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Lumber Liquidators to pay $33 million for misleading investors

Lumber Liquidators has agreed to pay $33 million in fines for misleading investors about dangerous levels of formaldehyde in its Chinese-made laminate flooring, federal officials said Tuesday. 

The probe and settlement with the company -- one of the largest biggest flooring retailers in the nation -- derives from a 2015 "60 Minutes" probe that found risky levels of the chemical linked to an increased risk for cancer. 

The CBS news program showed undercover video of the discount retailer's suppliers stating products did not comply with regulatory requirements on formaldehyde emissions standards. The chemical in the laminate flooring was found to be at levels high enough to increase the risk of cancer and cause respiratory issues for those with asthma, an analysis by the Centers for Disease and Control and Prevention found in 2016.

The morning after the CBS news program aired on March 1, 2015, the New York Stock Exchange halted trading of the Virginia-based company's stock on the expectation that the company would issue a statement to response to the allegations, according to the U.S. attorney for the Eastern District of Virginia. Later that morning, Lumber Liquidators had employees file regulatory forms broadly denying the allegations about the company's Chinese-made laminate products and omitting facts about the company's internal tests, prosecutors said in a statement.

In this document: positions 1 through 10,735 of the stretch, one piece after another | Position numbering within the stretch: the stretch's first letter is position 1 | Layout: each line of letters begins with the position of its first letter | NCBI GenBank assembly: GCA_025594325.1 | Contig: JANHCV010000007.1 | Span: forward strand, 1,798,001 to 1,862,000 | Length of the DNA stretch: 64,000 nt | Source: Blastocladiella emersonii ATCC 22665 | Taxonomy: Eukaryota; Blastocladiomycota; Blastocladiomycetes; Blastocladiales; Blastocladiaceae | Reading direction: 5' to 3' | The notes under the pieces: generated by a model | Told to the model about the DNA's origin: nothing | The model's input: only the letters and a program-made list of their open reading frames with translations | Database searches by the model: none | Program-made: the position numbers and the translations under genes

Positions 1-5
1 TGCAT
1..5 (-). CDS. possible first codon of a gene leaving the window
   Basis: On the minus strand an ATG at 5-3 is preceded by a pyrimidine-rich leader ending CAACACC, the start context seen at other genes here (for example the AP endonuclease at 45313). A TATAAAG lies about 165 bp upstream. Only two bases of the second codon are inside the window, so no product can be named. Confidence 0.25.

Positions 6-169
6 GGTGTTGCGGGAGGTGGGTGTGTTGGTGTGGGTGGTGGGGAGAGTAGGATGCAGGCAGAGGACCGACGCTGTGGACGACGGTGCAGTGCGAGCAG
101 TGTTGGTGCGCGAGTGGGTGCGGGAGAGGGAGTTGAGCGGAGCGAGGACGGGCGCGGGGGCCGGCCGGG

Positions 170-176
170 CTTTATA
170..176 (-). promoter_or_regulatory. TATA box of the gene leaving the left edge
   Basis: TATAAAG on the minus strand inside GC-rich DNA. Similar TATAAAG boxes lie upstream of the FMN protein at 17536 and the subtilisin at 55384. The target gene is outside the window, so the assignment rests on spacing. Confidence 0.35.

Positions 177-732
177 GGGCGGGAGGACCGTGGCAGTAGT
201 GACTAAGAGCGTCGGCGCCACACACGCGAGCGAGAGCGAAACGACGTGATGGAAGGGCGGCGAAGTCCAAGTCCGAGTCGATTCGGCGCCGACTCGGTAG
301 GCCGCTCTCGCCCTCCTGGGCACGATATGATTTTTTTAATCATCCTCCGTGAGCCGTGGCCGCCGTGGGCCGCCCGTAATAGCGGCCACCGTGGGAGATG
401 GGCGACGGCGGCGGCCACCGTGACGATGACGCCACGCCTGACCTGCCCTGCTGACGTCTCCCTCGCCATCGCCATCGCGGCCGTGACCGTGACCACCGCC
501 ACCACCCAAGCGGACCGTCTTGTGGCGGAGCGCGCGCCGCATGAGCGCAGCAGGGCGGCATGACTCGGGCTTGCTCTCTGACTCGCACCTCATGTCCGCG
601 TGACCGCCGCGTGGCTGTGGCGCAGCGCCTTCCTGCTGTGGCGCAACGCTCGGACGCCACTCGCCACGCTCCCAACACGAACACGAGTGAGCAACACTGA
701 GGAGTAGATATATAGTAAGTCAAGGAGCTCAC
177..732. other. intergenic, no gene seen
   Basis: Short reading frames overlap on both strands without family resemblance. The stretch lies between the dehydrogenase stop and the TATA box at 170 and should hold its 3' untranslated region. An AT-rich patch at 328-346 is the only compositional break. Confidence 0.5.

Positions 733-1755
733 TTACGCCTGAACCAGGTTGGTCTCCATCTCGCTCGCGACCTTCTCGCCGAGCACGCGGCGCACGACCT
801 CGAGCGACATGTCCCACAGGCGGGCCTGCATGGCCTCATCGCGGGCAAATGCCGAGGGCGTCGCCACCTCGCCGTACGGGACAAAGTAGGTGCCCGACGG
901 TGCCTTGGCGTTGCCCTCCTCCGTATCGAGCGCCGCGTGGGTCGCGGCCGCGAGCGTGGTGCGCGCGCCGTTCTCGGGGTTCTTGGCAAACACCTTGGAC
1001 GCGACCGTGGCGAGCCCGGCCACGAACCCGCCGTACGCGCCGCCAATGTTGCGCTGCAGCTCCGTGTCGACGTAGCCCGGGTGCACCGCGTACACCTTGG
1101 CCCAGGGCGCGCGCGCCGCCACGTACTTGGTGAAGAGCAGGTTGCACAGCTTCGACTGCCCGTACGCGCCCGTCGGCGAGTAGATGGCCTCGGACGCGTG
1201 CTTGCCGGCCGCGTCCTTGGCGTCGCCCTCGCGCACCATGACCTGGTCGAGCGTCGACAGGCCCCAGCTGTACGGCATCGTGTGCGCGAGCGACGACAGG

The 60 Minutes story on Lumber Liquidators that led to a $36 million settlement

"Despite having evidence confirming that the individuals in the "60 Minutes" undercover video were factory employees of its suppliers, Lumber Liquidators falsely stated that its suppliers were not depicted in the video," according to the U.S. Securities and Exchange Commission, which announced a separate $6 million settlement with Lumber Liquidators, part of the the $33 million in criminal and regulatory penalties. 

The company has cooperated with the government's probe and has since replaced its top executives with those "who have displayed a commitment to building an ethical corporate culture," stated U.S. Attorney G. Zachary Terwilliger.

Shares of the company -- priced as high of $114.19 per share in October 2013 -- were selling for $11.11 on Tuesday afternoon.